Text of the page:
DETROIT (WWJ) – The Detroit Historical Society continues its popular film series every weekend this summer from Saturday, July 9 through Sunday, September 4 with popular films from the past covering a range of Detroit history.
Each screening begins at 1 pm in the Detroit Historical Museum’s Louise C. Booth Auditorium and is free with regular admission.
Admission to the Detroit Historical Museum, located at 5401 Woodward Ave., is $6 for adults, $4 for students and seniors, and free for children ages 4 and under. Parking in the museum’s lot is $4 at all times.
The films being screened include the following:
- “The Hudson’s Building” – July 9-10 and August 6-7
This 1998 film combines the preservation versus demolition debate with the social and cultural impact of the much-loved 106-year-old former department store. Hudson’s employee and customer interviews are featured, as well as dozens of historic photos and home movie footage.
Interviews with developers, city planners, preservationists and members of Detroit City Council provide an active dialog regarding not only the issue of redevelopment vs. demolition, but also how such decisions are rendered.
The late Detroit radio personality Dave Dixon narrated “The Hudson’s Building,” and Michael Hauser, author of the 2004 book “Hudson’s: Detroit’s Legendary Department Store” and the recently released “Remembering Hudson’s: The Grand Dame of Detroit Retailing,” served as a historical consultant.
Since its closing in 1983, and demolition in October 1998, the Hudson’s building had come to represent both Detroit’s historic past and its potential future. Part nostalgia, part public affairs, “The Hudson’s Building” illustrates the depth of feelings metro Detroiters had for the grand old store.
Run time: 42 minutes
- “Detroit Mob Confidential” – July 16-17 and August 20-21
Directed by Al Profit and hosted by local author and organized crime historian Scott Burnstein, this 2009 film documents a century of mafia activity from bootlegging and murder to gambling and Jimmy Hoffa.
The film also explores Detroit’s La Cosa Nostra family, the most secretive and successful crime family in the United States. Detroit’s La Cosa Nostra was formed during the prohibition era. The Detroit family was the first La Cosa Nostra chapter to have its members convicted of corruption involving Las Vegas casinos. They have been the target of the FBI’s ongoing investigation of Jimmy Hoffa’s disappearance since 1975.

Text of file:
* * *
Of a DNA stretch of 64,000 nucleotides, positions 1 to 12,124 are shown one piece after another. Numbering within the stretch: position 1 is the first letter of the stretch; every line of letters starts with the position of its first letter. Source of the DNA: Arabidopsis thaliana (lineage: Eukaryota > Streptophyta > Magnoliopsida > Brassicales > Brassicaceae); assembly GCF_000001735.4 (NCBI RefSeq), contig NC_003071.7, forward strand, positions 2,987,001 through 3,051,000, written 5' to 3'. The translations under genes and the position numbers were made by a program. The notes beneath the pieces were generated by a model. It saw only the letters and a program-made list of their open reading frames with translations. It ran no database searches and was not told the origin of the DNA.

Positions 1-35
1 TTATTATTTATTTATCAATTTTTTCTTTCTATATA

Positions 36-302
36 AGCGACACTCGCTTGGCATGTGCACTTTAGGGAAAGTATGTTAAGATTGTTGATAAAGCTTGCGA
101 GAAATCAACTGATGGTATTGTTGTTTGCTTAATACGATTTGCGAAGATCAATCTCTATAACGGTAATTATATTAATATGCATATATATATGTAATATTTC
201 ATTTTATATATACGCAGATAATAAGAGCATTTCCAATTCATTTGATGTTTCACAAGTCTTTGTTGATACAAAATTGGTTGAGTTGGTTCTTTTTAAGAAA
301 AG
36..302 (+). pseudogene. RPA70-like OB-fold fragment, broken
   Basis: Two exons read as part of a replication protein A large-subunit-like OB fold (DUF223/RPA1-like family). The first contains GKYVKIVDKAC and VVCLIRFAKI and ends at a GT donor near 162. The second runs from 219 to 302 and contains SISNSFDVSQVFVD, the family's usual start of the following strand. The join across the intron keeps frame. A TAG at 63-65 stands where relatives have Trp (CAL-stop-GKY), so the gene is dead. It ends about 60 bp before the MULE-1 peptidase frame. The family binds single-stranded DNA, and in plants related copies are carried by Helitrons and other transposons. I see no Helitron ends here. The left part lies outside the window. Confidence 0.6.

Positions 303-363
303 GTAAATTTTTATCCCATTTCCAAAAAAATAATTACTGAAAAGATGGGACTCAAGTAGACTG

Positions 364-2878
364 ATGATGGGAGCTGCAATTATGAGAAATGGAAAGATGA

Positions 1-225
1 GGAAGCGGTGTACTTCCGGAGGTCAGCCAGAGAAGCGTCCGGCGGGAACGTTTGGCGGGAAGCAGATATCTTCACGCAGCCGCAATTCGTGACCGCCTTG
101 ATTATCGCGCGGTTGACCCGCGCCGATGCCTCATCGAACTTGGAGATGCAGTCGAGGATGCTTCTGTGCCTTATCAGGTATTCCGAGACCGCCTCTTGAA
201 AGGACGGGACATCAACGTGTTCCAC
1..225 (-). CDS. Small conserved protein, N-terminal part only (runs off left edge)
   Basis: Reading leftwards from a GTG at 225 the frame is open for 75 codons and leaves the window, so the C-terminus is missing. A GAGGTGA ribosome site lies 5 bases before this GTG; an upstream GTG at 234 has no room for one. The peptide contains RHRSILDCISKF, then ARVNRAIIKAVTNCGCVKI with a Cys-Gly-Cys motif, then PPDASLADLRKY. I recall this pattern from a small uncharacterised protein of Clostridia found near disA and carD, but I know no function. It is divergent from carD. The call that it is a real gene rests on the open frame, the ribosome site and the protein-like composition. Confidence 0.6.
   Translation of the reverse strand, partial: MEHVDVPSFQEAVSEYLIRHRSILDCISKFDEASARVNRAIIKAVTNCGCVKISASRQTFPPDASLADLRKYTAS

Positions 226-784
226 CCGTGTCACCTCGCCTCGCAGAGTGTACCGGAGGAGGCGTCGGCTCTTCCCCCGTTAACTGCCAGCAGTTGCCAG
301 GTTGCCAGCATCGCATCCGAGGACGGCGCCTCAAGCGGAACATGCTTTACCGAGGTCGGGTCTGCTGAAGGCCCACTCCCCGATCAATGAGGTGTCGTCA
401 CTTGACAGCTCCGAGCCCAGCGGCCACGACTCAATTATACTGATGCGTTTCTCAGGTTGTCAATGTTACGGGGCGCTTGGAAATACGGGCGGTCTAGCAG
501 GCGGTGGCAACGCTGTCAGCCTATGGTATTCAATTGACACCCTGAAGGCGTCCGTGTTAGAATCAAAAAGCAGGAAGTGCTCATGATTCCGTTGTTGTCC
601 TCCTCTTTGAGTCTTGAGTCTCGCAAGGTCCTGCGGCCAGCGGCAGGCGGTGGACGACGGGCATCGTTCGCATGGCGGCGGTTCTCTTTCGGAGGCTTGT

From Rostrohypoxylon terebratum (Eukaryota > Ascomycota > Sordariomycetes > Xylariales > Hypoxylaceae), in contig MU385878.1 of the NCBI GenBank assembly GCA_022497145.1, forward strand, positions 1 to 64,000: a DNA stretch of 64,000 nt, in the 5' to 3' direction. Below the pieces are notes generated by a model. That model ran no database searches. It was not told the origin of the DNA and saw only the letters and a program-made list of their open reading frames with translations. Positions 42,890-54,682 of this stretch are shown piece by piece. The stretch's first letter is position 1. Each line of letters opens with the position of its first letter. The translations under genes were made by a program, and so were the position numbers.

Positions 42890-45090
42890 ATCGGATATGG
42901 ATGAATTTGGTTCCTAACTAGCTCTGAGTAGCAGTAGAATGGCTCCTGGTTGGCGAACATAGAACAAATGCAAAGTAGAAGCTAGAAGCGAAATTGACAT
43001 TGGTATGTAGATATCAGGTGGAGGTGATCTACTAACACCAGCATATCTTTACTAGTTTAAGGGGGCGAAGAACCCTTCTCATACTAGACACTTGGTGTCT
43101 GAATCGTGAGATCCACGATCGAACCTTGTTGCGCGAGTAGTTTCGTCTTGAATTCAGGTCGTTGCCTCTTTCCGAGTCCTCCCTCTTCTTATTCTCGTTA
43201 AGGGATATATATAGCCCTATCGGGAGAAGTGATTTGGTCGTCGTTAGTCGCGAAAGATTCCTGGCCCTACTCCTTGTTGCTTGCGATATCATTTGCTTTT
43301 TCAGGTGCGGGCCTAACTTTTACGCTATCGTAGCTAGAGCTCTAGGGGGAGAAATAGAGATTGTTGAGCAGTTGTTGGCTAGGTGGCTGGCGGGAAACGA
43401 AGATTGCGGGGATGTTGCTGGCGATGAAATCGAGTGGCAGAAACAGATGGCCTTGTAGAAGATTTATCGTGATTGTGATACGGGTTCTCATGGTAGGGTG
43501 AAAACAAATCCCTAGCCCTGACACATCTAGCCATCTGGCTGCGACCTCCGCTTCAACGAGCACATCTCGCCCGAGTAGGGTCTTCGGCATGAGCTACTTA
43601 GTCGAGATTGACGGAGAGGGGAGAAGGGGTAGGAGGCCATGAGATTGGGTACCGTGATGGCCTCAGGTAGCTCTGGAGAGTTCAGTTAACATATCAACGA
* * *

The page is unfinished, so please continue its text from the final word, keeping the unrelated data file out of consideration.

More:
The film includes interviews with FBI agents, federal prosecutors and mafia associates from the 1950s and 1960s. Also featured are hundreds of never-before-seen surveillance photographs from federal law enforcement and family photos of Don Joe Zerilli on his Grosse Pointe estate.
Run time: 85 minutes
- “Regional Roots: The Birth and Evolution of Detroit and Its People” – July 23-24, August 13-14, and September 3-4
“Regional Roots” is a documentary film produced by Wayne State University’s Detroit Orientation Institute and One of Us Films.
From the earliest French and German settlers to today’s growing communities, immigrants continue to shape the region in pursuit of the American Dream. This film focuses on the regional roots of Detroit’s cultural and ethnic communities including African-American, Arab, Asian-American and others.
Also documented are the transitions of the urban core, industrialization, immigration, ribbon farms of early French settlers, segregated housing patterns, reconstruction after the fire of 1805, Diego Rivera’s mural, racial tensions, musical roots and more. The film also includes images from the National Archives, and photos, images and artifacts from local museum and library collections.
Run time: 26 minutes
- Producers’ cut of “Dom Polski: Dance Hall Days of Detroit’s Polonia” – July 30-31 and August 27-28
“Dom Polski: Dance Hall Days of Detroit’s Polonia” chronicles the story of Detroit’s east and west side Polish-American immigrants as well as their cultural and musical traditions.
The unique musical style of Detroit’s Polonia was developed exclusively by Polish-American musicians during an unprecedented era of creativity. The music was performed in dance halls, clubs and Polish-American social halls (Dom Polskis or “Polish homes”) throughout America for nearly 50 years.
Their musical style, modeled on East Coast Polish-American bandleaders, incorporated jazz, classical, Latin and blues, creating a sound and style unique to Detroit. Their heyday was brief, but their music will be never be forgotten.
Run time: 90 minutes
For more information, visit www.detroithistorical.org or call 313-833-1801.